|The first excerpt represents the past or something you must release, and is drawn from Dreams & Dust by Don Marquis:
This is another day; and its young strength
Is laid upon the quivering hills until,
Like Egypt's Memnon, they grow quick with song.
This is another day, and the bold world
Leaps up and grasps its light, and laughs, as leapt
Prometheus up and wrenched the fire from Zeus.
This is another day--are its eyes blurred
With maudlin grief for any wasted past?
A thousand thousand failures shall not daunt!
Let dust clasp dust; death, death--I am alive!
And out of all the dust and death of mine
|The second excerpt represents the present or the deciding factor of the moment, and is drawn from Of The Nature of Things by Lucretius:
O WHO can build with puissant breast a song
Worthy the majesty of these great finds?
Or who in words so strong that he can frame
The fit laudations for deserts of him
Who left us heritors of such vast prizes,
By his own breast discovered and sought out?-
There shall be none, methinks, of mortal stock.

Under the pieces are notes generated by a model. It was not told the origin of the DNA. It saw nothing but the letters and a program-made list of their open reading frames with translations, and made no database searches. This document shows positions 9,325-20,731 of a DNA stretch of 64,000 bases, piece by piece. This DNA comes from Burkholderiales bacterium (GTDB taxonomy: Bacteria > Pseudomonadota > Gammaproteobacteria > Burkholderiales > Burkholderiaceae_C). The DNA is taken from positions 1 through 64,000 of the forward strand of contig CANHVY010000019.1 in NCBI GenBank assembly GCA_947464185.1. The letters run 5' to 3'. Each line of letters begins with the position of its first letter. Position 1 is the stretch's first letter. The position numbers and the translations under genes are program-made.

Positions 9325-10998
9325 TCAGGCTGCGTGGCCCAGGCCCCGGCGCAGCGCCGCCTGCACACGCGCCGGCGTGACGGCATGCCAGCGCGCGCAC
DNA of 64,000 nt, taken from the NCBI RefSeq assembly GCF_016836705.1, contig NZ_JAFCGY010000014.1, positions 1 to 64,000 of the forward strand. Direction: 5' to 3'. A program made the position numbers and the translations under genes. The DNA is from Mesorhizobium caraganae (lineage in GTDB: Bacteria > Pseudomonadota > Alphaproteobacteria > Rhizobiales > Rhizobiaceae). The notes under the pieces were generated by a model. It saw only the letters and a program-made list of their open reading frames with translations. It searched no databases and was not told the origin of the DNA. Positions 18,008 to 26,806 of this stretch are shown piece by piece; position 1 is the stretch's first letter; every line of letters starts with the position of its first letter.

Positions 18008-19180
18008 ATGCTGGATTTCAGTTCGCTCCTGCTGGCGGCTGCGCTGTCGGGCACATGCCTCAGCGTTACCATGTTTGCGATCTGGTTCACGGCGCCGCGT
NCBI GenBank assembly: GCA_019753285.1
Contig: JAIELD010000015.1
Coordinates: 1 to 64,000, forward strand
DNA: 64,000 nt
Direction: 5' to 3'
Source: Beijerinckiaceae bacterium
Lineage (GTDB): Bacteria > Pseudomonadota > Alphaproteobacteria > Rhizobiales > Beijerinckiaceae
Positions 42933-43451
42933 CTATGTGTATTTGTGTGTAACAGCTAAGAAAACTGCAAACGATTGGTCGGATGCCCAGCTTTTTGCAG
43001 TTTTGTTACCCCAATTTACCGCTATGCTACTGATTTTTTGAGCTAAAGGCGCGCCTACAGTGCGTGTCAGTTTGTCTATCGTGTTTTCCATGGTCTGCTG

For if must needs be named for him the name
Of The Nature of Things
|The third excerpt represents the future or something you must embrace, and is drawn from A Modest Proposal by Jonathan Swift:
American acquaintance assured me from frequent experience, that
their flesh was generally tough and lean, like that of our
school-boys, by continual exercise, and their taste disagreeable,
and to fatten them would not answer the charge. Then as to the
females, it would, I think, with humble submission, be a loss to
the publick, because they soon would become breeders themselves:
And besides, it is not improbable that some scrupulous people
might be apt to censure such a practice, (although indeed very
unjustly) as a little bordering upon cruelty, which, I confess,
hath always been with me the strongest objection against any
project, how well soever intended.
A Modest Proposal